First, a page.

“Sounds fair to me!” said Hans.
The furry man snarled and dealt the cards. They played for almost an hour. In the end, the cloaked man won.
“I vant to drink your blood!” he said, moving closer to Hans and showing two long, pointy teeth.
“I think you cheated,” Hans said. He reached for the pointy teeth and broke them off—Snap!
“YEEE-OWWWWWWWW!” howled the man as he ran from the hall.
The furry man roared and leaped at Hans, but Hans sprang away and the man flew past—right out an open window. Hans heard a piercing scream, then a dull thud.
He settled himself again before the fire. “I enjoyed the game,” he said, “but when do I get the willies?”
The clock struck two. Bong. Bong.
Hans heard a rattling, and into the hall marched a long line of skeletons.
The first skeleton snapped its fingers. Click. Click.
The second skeleton knocked its knees. Clack. Clack.
The third skeleton drummed its skull. Clock. Clock.
The fourth skeleton tapped along its ribs in a little tune. Clackety, click clock. Clackety, click clock.
“Nice beat!” said Hans.
The other skeletons formed a circle and started to dance. One skeleton stretched a hand toward Hans.
“Don’t mind if I do!”
Hans took hold of two bony hands and danced in the circle around the hall.
The music got faster. Clackety, clackety, click clock clackety. Clackety, clackety, click clock clackety.
“Hold it, I can’t dance that fast!” shouted Hans over the clatter. But the skeletons gripped his hands harder and danced even faster.
Clackety clickety, clackety clockety. Clackety clickety, clackety clockety.
“I said HOLD IT!”
Hans gave a yank and—Pop!—the two skeletons’ arms came right off. The music and the dancing stopped.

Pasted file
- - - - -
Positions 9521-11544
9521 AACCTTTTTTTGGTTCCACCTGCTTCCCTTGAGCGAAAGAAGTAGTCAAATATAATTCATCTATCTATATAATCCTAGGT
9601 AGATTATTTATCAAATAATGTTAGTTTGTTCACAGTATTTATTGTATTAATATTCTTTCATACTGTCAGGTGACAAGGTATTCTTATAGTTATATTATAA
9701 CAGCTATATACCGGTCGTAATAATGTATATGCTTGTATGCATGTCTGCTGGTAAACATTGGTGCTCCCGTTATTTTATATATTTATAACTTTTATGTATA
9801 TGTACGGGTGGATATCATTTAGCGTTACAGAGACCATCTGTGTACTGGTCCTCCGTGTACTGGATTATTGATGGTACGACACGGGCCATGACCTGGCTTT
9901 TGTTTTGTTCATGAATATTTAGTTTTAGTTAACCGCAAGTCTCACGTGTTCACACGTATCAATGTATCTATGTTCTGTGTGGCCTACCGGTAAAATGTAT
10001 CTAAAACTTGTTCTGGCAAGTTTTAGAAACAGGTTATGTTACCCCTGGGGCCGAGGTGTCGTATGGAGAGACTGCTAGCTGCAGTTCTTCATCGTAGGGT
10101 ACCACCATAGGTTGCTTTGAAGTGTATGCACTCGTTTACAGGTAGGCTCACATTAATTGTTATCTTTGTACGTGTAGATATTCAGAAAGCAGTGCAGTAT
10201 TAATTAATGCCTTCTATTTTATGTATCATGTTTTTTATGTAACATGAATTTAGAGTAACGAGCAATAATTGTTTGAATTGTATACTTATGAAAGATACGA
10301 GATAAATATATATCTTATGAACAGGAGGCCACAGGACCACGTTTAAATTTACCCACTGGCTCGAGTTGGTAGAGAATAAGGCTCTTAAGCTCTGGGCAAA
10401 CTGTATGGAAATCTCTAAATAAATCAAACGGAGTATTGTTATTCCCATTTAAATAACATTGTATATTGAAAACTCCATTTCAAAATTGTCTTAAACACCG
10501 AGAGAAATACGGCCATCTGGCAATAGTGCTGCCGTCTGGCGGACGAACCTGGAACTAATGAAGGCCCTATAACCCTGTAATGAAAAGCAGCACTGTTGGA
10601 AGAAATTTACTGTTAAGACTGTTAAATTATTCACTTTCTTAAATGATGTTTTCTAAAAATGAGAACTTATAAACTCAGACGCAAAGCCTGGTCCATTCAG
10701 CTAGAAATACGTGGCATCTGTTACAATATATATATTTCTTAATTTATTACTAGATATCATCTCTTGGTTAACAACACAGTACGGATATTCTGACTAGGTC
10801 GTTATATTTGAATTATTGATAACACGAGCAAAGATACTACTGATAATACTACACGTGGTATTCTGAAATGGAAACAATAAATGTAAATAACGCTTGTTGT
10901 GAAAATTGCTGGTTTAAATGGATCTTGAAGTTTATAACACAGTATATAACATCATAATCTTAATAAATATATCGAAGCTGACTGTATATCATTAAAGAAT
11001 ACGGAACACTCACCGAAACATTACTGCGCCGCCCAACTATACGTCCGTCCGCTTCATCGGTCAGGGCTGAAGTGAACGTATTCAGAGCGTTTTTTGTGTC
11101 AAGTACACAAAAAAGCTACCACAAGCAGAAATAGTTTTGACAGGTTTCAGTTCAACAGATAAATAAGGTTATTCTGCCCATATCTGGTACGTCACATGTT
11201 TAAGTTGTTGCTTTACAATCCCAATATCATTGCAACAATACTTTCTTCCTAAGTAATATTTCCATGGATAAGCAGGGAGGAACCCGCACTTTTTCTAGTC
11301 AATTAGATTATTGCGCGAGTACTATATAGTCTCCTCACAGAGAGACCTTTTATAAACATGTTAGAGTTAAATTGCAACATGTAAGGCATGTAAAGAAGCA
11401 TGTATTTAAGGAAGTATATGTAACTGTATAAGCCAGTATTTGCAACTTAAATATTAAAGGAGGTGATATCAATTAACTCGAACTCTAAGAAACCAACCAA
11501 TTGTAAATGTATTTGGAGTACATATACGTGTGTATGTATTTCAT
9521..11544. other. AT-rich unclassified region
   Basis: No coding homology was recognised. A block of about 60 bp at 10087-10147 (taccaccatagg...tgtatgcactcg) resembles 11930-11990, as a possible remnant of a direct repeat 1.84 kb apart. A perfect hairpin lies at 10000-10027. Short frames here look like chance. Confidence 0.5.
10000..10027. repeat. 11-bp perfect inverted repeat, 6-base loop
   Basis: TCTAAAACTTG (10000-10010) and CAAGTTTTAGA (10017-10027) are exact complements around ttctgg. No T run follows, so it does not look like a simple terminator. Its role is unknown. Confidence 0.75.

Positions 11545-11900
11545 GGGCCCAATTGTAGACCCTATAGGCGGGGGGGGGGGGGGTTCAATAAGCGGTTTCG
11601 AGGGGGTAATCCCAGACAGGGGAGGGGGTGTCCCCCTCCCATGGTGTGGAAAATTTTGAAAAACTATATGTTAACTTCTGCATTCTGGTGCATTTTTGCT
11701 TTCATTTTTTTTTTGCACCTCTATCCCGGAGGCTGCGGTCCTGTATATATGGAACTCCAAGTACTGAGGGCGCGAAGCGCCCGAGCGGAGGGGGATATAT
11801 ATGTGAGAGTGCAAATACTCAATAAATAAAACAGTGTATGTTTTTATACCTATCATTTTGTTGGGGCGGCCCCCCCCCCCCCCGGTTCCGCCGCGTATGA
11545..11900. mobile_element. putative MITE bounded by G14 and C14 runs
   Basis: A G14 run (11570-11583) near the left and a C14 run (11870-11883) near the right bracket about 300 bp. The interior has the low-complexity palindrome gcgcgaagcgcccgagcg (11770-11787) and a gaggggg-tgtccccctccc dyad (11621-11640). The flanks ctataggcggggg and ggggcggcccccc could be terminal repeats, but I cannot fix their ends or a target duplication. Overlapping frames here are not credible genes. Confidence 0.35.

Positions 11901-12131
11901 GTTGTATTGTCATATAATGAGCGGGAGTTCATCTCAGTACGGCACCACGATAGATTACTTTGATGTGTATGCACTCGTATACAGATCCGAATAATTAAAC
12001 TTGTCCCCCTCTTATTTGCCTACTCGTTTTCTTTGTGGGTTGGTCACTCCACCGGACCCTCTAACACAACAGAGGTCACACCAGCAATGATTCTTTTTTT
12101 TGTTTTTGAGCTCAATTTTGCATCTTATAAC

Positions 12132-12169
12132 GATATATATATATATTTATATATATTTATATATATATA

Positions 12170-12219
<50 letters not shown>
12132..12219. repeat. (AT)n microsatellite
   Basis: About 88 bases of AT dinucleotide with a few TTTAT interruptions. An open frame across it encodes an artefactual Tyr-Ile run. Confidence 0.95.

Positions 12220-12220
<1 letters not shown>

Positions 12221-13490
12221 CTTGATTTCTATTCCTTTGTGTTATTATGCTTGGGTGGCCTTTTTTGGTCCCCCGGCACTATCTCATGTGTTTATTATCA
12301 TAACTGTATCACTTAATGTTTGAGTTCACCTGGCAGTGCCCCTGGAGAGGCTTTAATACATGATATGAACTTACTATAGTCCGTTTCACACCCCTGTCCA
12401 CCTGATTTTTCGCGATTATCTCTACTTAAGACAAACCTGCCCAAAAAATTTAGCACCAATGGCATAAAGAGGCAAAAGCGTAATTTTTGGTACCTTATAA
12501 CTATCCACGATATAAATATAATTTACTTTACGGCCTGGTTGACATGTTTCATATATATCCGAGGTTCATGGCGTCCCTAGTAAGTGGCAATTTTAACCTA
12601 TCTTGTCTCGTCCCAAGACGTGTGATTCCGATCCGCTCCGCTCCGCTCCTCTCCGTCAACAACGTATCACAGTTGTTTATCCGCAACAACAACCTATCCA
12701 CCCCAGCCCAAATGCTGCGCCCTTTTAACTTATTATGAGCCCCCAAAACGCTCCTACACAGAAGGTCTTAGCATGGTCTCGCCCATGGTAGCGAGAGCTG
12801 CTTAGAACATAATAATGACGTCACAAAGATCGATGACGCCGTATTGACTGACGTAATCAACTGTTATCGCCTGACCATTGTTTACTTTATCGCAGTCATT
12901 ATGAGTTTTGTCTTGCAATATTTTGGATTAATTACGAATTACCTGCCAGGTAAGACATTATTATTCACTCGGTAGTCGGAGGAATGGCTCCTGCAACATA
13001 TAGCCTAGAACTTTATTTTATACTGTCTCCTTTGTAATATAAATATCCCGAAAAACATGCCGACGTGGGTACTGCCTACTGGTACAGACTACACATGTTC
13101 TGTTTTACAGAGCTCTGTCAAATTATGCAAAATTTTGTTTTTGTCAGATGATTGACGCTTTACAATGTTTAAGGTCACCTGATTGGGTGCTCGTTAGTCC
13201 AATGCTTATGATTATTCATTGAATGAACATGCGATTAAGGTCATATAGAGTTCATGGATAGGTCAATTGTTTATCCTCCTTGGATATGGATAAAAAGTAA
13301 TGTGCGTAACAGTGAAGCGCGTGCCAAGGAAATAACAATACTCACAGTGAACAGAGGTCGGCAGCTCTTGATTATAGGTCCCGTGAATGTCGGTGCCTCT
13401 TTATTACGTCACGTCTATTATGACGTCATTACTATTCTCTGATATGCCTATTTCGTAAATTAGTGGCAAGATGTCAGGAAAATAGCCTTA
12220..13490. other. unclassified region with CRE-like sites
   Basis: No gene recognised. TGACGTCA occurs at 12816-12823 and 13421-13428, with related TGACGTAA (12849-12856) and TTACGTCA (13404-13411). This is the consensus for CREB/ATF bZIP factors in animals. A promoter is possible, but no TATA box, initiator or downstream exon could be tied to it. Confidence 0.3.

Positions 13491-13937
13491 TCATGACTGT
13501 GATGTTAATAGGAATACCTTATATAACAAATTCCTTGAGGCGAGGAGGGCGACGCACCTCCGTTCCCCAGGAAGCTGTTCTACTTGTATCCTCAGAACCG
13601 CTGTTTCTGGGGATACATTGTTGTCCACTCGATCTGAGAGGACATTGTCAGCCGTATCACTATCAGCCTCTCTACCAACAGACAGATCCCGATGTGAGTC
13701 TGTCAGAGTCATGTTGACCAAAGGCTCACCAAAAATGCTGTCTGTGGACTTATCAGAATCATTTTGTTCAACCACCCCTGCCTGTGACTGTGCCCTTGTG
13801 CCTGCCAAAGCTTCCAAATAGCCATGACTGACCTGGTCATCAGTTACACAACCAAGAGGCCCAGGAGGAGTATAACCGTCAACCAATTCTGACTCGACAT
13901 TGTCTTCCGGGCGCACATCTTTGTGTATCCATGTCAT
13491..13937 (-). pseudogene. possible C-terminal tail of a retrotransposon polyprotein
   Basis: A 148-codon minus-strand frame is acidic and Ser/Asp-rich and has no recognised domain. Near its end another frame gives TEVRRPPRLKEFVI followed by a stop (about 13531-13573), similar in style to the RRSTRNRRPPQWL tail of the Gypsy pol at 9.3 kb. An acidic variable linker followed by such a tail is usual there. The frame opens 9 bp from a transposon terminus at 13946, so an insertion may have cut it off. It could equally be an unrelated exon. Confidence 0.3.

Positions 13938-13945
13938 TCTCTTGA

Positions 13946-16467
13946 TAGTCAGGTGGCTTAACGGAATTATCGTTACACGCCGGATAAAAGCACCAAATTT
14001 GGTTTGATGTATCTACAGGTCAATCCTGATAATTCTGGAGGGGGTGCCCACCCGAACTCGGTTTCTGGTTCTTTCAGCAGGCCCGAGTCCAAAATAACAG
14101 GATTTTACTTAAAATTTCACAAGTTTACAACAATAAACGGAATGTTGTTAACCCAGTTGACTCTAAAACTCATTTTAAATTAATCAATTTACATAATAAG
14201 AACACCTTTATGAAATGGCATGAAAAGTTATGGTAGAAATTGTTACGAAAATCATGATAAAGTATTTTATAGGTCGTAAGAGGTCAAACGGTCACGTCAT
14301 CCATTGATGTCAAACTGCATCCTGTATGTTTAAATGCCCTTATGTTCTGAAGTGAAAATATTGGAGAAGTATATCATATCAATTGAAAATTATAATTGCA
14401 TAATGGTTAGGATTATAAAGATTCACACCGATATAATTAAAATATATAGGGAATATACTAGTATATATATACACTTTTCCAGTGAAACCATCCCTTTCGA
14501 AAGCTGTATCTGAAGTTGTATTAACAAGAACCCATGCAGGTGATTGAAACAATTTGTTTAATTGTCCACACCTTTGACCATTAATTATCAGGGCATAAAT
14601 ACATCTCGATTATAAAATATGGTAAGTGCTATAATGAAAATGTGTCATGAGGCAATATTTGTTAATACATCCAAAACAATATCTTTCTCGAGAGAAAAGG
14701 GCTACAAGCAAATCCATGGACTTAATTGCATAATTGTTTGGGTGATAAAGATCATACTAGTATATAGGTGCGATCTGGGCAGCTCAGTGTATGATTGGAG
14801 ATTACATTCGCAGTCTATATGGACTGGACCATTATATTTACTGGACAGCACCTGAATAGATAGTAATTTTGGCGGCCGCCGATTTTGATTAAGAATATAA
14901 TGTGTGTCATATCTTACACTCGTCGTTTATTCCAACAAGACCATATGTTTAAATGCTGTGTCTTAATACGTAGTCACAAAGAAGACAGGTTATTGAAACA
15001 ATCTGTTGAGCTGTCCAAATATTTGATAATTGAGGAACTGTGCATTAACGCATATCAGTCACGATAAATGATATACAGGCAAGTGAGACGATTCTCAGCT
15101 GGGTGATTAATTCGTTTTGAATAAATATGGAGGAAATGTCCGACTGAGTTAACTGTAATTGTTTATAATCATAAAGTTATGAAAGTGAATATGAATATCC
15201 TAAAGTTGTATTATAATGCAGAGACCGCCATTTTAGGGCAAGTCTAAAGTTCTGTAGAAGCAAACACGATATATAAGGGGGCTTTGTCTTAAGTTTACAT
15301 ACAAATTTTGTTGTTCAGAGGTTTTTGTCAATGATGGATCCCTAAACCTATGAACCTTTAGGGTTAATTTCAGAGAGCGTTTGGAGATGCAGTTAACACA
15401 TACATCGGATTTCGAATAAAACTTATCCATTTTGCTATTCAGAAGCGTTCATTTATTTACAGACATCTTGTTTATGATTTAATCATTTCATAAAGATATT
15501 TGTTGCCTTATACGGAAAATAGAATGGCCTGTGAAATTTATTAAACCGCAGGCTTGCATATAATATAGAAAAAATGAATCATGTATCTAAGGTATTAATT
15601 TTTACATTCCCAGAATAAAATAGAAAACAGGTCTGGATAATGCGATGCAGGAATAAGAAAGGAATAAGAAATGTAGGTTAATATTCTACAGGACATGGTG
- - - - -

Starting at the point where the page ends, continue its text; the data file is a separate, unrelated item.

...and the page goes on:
“I think you lost something,” said Hans.
The skeletons rushed at Hans and started jumping on him. Hans grabbed a chair and swung it, this way and that.
Bones flew here, there, and everywhere, till the skeletons lay all in pieces on the floor.
Hans gathered them up and tossed them out the window. “I like a little dancing,” he said, as he settled again before the fire, “but I wonder when I’m going to get those willies!”
The clock struck three. Bong. Bong. Bong.
From up the chimney, a deep voice called, “LOOK OUT BELOOOOOOOOOOOOOOOOWWWW!”
Something huge came falling down, swerved to miss the fire, and—thump—landed before the fireplace. It was a giant body, with no arms or legs or head.
“LOOK OUT BELOOOOOOOOOOOOOOOOWWWW!”
Thump thump thump thump. Two giant legs and two giant arms landed next to it.
“LOOK OUT BELOOOOOOOOOOOOOOOOWWWW!”
Thump. A giant head landed by the rest.
“I get it!” said Hans. “It’s a puzzle, and I have to put it together!”
Hans heaved the two giant legs and stuck them onto the body. Snap. Snap.